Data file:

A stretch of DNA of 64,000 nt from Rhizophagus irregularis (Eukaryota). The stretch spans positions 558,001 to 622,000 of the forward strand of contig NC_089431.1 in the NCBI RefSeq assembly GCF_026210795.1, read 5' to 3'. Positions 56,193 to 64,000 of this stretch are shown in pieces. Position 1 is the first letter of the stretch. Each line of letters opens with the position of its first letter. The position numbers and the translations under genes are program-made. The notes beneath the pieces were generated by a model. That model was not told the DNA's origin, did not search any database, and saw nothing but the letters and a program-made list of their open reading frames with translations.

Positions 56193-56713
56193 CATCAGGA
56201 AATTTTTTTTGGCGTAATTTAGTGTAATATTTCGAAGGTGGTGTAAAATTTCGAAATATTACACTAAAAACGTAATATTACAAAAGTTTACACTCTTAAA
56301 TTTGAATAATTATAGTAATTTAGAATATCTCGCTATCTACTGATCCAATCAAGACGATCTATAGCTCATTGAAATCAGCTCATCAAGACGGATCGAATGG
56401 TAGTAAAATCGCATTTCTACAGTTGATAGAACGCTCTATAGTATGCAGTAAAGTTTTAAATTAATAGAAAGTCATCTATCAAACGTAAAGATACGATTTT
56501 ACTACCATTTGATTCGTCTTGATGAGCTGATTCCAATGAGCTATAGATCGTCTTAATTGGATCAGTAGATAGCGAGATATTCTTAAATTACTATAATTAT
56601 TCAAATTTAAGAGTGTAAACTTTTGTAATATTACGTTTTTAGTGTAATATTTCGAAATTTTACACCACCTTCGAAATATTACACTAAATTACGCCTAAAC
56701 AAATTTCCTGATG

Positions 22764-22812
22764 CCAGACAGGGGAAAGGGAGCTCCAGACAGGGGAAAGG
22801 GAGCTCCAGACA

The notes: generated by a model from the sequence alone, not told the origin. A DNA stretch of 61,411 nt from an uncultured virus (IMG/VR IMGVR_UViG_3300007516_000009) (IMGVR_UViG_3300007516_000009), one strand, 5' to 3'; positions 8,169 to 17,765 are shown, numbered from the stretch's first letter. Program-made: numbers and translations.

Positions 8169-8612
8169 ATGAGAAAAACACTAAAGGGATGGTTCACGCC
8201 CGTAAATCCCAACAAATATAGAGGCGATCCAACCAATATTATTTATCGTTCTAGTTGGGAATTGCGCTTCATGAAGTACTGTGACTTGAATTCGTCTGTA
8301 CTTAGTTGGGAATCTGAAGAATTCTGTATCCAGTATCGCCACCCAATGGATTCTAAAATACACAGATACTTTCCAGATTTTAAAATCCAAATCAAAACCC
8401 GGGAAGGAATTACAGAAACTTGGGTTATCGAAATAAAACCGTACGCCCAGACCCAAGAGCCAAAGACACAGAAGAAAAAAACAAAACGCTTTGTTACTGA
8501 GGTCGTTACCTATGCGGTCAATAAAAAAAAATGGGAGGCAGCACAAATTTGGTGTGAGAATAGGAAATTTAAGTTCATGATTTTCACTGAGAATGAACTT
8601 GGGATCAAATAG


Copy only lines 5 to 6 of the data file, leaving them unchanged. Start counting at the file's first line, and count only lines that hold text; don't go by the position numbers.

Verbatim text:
56301 TTTGAATAATTATAGTAATTTAGAATATCTCGCTATCTACTGATCCAATCAAGACGATCTATAGCTCATTGAAATCAGCTCATCAAGACGGATCGAATGG
56401 TAGTAAAATCGCATTTCTACAGTTGATAGAACGCTCTATAGTATGCAGTAAAGTTTTAAATTAATAGAAAGTCATCTATCAAACGTAAAGATACGATTTT